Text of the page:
25-30 August 2019
Henry Ford Building
Europe/Berlin timezone

75% Liquid-State 1H Polarization for Hyperpolarized Water

27 Aug 2019, 12:30
Lecture Hall D (Henry Ford Building)

Lecture Hall D

Henry Ford Building

Talk Hyperpolarization techniques Hyperpolarization


Dr Arthur C. Pinon (Technical University of Denmark)


Hyperpolarization via dissolution Dynamic Nuclear Polarization (dDNP) is without doubt the most widespread technique to overcome the low sensitivity in the liquid state Magnetic Resonance.1 Hyperpolarized water is a versatile tool with possible applications ranging from biomedicine to chemistry. For instance, it can be used to acquire high resolution angiographic and perfusion images without employing any metal-ion contrast agent (e.g. Gd3+) in animals,2 or probe proton exchange in proteins.3

Nevertheless, exploiting the 1H nuclei enhanced signal is not as straightforward as for 13C or other low-gamma nuclei: not only is the T1 of pure water intrinsically too short on the dDNP scale (3-4 s),4 but the strong interaction between water protons and paramagnetic agents in solution provides a fatal relaxation rate contribution during dissolution and transfer.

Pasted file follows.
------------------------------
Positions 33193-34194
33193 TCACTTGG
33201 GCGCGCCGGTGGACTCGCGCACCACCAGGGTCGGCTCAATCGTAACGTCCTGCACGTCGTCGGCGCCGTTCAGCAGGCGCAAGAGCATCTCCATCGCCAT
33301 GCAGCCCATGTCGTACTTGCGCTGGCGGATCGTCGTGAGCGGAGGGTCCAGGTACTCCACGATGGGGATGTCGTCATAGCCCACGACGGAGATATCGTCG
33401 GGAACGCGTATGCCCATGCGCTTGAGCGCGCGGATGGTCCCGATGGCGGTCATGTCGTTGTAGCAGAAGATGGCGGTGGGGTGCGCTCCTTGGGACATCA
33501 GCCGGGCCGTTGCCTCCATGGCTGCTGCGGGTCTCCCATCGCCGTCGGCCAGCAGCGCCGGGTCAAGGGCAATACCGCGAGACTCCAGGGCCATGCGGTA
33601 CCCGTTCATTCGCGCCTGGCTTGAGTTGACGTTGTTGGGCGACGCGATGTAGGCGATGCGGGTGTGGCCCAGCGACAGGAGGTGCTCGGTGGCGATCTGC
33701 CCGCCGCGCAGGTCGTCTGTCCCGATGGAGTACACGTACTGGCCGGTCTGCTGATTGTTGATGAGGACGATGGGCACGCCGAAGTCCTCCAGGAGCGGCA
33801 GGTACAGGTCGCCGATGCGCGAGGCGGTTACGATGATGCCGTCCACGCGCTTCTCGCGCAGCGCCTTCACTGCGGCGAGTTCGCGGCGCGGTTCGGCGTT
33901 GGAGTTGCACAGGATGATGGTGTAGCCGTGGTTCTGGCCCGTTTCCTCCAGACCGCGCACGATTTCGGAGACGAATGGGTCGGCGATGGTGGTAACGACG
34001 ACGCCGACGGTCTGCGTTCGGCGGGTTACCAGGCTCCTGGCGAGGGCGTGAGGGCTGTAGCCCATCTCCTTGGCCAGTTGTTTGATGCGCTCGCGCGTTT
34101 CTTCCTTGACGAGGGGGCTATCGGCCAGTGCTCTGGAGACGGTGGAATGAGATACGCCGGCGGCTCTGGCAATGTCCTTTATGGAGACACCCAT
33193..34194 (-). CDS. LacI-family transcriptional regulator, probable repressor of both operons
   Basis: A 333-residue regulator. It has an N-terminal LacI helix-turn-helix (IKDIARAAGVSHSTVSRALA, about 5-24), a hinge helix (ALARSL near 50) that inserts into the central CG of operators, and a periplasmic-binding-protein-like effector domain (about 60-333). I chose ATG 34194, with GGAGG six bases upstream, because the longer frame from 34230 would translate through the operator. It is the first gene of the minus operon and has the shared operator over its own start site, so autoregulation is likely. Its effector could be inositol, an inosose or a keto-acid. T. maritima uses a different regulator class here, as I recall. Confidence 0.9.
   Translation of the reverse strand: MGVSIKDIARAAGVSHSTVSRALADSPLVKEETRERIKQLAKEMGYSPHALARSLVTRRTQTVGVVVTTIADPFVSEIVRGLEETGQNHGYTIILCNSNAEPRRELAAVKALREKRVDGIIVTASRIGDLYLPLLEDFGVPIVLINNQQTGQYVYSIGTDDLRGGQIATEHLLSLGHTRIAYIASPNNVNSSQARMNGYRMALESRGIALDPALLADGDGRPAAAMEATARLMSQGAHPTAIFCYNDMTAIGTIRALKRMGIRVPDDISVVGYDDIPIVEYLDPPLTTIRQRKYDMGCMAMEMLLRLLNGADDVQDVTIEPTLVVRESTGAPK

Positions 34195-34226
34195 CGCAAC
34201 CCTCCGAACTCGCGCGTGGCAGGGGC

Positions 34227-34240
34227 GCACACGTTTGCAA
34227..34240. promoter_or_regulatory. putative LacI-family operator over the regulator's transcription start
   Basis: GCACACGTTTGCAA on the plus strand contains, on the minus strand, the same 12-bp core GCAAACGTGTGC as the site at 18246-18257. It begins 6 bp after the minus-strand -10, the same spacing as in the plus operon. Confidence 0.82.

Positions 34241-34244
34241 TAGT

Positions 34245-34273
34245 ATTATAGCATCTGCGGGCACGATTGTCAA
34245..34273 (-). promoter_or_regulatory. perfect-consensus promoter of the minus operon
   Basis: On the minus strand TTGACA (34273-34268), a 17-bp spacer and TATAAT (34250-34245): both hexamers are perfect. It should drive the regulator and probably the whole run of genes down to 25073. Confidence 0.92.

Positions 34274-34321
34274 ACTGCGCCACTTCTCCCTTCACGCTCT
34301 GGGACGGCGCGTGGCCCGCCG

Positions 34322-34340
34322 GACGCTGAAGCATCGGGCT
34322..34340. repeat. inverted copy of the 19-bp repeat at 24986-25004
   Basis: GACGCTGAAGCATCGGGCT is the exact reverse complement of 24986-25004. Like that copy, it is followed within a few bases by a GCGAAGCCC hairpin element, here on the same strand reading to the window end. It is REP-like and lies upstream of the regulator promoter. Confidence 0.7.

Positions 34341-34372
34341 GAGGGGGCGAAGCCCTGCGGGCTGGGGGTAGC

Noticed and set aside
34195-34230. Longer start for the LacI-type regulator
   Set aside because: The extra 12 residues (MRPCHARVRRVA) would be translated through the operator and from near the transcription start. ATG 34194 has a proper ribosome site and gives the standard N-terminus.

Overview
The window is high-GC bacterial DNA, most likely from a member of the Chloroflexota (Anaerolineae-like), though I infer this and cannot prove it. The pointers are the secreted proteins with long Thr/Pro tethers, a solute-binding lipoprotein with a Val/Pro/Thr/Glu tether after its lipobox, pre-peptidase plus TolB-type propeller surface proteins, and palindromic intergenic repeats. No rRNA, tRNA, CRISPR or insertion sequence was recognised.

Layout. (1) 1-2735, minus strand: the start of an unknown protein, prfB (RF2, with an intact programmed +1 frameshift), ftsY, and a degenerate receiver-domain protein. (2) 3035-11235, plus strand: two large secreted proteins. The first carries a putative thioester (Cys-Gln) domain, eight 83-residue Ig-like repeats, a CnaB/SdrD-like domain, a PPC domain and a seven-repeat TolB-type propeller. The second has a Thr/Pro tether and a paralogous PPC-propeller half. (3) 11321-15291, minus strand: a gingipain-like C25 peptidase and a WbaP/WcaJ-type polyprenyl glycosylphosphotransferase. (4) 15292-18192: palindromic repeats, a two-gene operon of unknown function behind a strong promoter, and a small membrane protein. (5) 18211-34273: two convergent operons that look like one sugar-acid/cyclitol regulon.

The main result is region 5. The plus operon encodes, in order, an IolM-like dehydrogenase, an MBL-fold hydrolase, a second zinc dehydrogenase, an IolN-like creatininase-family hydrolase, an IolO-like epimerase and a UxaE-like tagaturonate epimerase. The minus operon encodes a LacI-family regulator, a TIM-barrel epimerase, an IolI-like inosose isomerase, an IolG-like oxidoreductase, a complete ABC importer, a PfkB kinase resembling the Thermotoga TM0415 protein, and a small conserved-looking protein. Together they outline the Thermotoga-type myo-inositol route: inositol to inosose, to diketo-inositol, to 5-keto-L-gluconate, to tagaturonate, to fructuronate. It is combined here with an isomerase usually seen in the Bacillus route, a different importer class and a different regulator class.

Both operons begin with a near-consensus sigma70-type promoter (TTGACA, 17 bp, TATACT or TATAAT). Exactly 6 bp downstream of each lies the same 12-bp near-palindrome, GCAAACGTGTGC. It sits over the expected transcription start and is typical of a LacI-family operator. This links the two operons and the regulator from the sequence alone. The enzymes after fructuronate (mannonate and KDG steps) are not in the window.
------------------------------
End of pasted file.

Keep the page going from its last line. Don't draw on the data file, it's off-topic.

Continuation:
UV-induced non-persistent radicals have been employed to efficiently polarize 13C and other low-gamma nuclei via dDNP.5 Generated by UV-irradiation of a frozen solution containing a fraction of pyruvic acid or its derivatives, these radicals are stable as far as the sample temperature is below 190 K. The UV-radicals natural quenching at the moment of dissolution alleviates from the radical elimination step, and drastically reduces relaxation processes during dissolution and transfer.

Here we show that pyruvic acid derivates UV-irradiated for 10 min at 77 K can generate water solid-state 1H polarizations higher than 90% within 20 min at 6.7 T and 1.1 K, leading to radical-free liquid-state water 1H polarizations of ~ 75 % with liquid-state 1H T1s higher than 40 s at 9.4 T and 313 K.

1 J. H. Ardenkjaer-Larsen et. al, Proc Natl Acad Sci, 2003
2 K. W. Lipsø et. al, Mag Res Med, 2017
3 Q. Chappuis et. al, J Phys Chem Lett, 2015
4 K. Krynicki, Physica, 1966
5 A. Capozzi et. al, Nat Com, 2017

Primary authors

Dr Arthur C. Pinon (Technical University of Denmark) Dr Andrea Capozzi (Technical University of Denmark) Prof. Jan Henrik Ardenkjær-Larsen (Technical University of Denmark)

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